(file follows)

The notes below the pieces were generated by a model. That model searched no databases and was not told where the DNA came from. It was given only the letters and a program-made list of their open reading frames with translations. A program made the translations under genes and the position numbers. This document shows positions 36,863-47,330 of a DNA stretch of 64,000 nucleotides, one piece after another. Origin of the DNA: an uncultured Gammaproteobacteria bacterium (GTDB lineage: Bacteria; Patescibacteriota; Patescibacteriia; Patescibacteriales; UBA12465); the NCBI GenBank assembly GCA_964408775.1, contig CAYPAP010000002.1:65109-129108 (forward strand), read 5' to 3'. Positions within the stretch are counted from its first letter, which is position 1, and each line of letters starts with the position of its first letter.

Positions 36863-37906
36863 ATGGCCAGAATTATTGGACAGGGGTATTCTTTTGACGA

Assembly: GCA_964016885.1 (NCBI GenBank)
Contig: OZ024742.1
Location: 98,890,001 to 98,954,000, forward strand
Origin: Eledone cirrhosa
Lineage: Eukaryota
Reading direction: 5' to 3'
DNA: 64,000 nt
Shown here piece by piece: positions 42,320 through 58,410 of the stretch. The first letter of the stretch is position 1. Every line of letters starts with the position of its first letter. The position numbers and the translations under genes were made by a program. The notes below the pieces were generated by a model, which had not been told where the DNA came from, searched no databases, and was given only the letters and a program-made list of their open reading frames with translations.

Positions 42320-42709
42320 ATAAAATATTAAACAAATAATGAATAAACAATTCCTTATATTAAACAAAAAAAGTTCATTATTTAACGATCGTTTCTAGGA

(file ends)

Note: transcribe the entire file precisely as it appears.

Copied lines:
The notes below the pieces were generated by a model. That model searched no databases and was not told where the DNA came from. It was given only the letters and a program-made list of their open reading frames with translations. A program made the translations under genes and the position numbers. This document shows positions 36,863-47,330 of a DNA stretch of 64,000 nucleotides, one piece after another. Origin of the DNA: an uncultured Gammaproteobacteria bacterium (GTDB lineage: Bacteria; Patescibacteriota; Patescibacteriia; Patescibacteriales; UBA12465); the NCBI GenBank assembly GCA_964408775.1, contig CAYPAP010000002.1:65109-129108 (forward strand), read 5' to 3'. Positions within the stretch are counted from its first letter, which is position 1, and each line of letters starts with the position of its first letter.

Positions 36863-37906
36863 ATGGCCAGAATTATTGGACAGGGGTATTCTTTTGACGA

Assembly: GCA_964016885.1 (NCBI GenBank)
Contig: OZ024742.1
Location: 98,890,001 to 98,954,000, forward strand
Origin: Eledone cirrhosa
Lineage: Eukaryota
Reading direction: 5' to 3'
DNA: 64,000 nt
Shown here piece by piece: positions 42,320 through 58,410 of the stretch. The first letter of the stretch is position 1. Every line of letters starts with the position of its first letter. The position numbers and the translations under genes were made by a program. The notes below the pieces were generated by a model, which had not been told where the DNA came from, searched no databases, and was given only the letters and a program-made list of their open reading frames with translations.

Positions 42320-42709
42320 ATAAAATATTAAACAAATAATGAATAAACAATTCCTTATATTAAACAAAAAAAGTTCATTATTTAACGATCGTTTCTAGGA